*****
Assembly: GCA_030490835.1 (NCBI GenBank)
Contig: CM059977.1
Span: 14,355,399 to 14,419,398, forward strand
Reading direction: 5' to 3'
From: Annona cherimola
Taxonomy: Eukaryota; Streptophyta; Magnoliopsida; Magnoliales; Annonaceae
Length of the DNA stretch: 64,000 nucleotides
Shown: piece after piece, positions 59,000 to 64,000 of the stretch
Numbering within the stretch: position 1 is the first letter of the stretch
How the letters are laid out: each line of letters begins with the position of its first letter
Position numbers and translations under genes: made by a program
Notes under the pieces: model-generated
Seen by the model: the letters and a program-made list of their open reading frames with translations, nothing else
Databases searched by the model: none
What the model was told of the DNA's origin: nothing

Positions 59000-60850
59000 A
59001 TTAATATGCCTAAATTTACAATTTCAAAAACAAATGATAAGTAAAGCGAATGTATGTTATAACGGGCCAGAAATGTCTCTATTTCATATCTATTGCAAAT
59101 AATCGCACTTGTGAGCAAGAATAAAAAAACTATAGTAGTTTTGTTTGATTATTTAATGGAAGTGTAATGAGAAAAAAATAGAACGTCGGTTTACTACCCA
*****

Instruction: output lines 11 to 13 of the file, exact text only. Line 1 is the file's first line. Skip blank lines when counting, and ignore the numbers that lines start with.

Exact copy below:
Position numbers and translations under genes: made by a program
Notes under the pieces: model-generated
Seen by the model: the letters and a program-made list of their open reading frames with translations, nothing else